Mysterious Contraptions

Mysterious Contraptions

We’ve been busy working on a couple things for the Mysterious Build…without giving too much away, let’s show you what we’ve been up to.

Doing a secret (for now) build can be both fun and difficult from your humble narrator’s side of things. On one side, it’s important to keep the big components secret, leaving out a lot of fun pictures. On the other hand, it’s fun because we have to work a little harder to make sure pictures are taken in such a way that we can use them again. Parts not being near the car, extreme close-ups, things like that; it makes the job harder but ultimately more satisfying. Either way, we’re back to being shrouded in mystery. Last time we looked at the build, we were making an exhaust for it…or were we?! Yes, yes, it was an exhaust; that part is too hard to cover up. Since we checked in on it, we finished up the main mount on the front side, and also completed the piping past the center brace, which had to be changed in shape slightly to clear the brace while still maintaining the correct amount of volume.


After the welding was complete up to that point, and with the first mount finished, we drilled holes for the oxygen sensor bungs. Yes, there’s a clue for you — this car requires the use of oxygen sensors. Since we’re still deliberating the final design of the exhaust past the center brace, we’ve left this part of the exhaust as-is for now.


With that out of the way, we moved from steel to aluminum as our metal of choice for this next piece. It’s…a box of some sort. Featuring A/N male fittings on the sides at different points and a filler cap on top, we’re not too sure what it does just yet, but we know that it plays some important role somewhere in the construction of this setup that we can’t tell you about just yet. How secretive…it’s like we’re all part of some spy movie.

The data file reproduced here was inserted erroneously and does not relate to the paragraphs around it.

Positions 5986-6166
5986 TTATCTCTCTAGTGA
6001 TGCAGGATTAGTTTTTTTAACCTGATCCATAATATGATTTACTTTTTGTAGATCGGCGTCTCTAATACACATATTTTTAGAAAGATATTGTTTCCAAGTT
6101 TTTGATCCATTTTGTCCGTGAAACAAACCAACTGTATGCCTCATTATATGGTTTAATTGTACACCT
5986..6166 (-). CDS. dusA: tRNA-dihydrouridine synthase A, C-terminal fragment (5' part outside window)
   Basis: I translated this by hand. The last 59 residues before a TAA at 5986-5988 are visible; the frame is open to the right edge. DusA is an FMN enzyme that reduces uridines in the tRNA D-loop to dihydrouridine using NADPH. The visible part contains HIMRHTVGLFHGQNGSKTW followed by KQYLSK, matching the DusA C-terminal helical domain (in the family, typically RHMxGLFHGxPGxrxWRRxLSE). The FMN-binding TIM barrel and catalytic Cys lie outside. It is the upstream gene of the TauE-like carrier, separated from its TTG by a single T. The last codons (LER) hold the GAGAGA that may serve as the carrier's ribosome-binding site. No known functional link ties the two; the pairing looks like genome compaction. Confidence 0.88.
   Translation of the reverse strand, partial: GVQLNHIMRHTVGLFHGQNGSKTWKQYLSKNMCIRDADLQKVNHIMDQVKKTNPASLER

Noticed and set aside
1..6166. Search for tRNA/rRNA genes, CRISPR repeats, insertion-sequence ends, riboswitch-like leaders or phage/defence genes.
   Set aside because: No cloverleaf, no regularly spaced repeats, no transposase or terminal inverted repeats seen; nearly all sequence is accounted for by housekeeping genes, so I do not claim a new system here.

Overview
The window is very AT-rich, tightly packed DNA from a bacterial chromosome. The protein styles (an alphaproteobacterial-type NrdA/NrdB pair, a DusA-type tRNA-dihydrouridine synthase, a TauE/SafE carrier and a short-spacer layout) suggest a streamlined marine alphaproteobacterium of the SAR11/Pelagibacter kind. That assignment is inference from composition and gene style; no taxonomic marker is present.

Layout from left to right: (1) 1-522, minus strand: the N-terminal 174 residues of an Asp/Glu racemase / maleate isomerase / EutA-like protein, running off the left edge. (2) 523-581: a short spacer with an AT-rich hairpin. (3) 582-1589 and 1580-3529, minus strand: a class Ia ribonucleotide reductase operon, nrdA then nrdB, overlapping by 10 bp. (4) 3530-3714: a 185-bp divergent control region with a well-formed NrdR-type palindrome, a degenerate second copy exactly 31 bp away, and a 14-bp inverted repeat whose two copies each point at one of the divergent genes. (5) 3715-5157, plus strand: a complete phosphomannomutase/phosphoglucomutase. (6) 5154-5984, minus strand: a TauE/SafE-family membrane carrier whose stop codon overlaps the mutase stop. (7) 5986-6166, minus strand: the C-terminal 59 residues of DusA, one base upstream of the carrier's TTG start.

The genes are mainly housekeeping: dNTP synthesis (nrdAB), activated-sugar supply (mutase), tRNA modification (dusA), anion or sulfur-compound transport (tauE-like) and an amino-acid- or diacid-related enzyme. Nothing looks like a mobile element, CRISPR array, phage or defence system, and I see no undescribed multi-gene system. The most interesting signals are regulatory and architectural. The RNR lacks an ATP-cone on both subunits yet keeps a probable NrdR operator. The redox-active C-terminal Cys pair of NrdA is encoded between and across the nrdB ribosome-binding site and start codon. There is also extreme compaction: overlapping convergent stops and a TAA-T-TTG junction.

If you’re wondering where the welds are to hold the filler cap and A/N male fittings in place, all you have to do is look behind. That is to say, we welded the parts on the inside, rather than the outside, so that it looked cleaner. Since it will be displayed in a prominent spot in the engine bay, we wanted it looking as slick as possible, and this should help.


We’re also working on a trick little mounting system that we haven’t really utilized in the past. The first step in making these mounts are welding the mount bases to the box itself. As we’ll be welding them from the inside again, we had to cut holes in the box and bezel the ends of the mount bases to fit in there.


Oh, and while that was taking place, we also welded the box together at the same time as the rest of the pieces. No, the box isn’t dented on one side; instead of making a standard rectangular prism, we wanted to maximize the available volume of the box while still fitting to the constraints of the engine bay. This was the shape that did exactly that. Although, once it’s done, you won’t be able to tell, as this side will be up against the shock tower.


With the mount bases welded to the mystery box, we set about making the “corncob pipe” portion of the mount. This is comprised of two steel parts — it’s basically a thin rod that gets press-fit into the side of the “bowl” of the pipe. From there, a quick weld inside the bowl holds the pieces together. Welding on the inside is a bit of a theme with this box.


Now if you’re wondering how this works, we’ll tell you. The bowl of the pipe is bolted to the existing OEM mount on the body of the car. From there, the edge of the thin rod goes through a hole on the box’s mount base, and it’s held in place via the set screws at the top. It’s a little more custom than usual, but we thought it was interesting enough of a mounting method to put up here on the blog.


If you’re like us, you’re thinking, “Oh crap, there was an A/N fitting on the bottom of the box, and now it’s pointing into the fender! How will you run anything from there?” No need to worry, as there’s actually a convenient escape for the fitting and its corresponding hose just beneath the box itself. That will run….actually, no, we’ll wait to tell you this. Can’t give away all the secrets, after all.


We keep coming up with new pieces of this secret build every day, so we’ll have some more mysterious parts to show you soon. In the meantime, though, it’s back to the tools and back to work. Have a great Tuesday!


  • Patrick
    Posted at 10:21h, 17 October

    Air to water IC setup for a turbo (3″ single outlet exhaust) E36?

  • fluidmotorunion
    Posted at 10:24h, 17 October

    It *is* a water tank, that much we’ll say. And you have the piping diameter correct. But the rest is a little murky.

    Even if you were right, we still wouldn’t give it away. It’s the owner’s wishes, so we’re staying mum on the specifics until the project is done and running at 110%.

  • Tim
    Posted at 20:59h, 18 October

    In lieu of 2nd fan? Great welds and creative shape! Looks like a complicated 3D puzzle.

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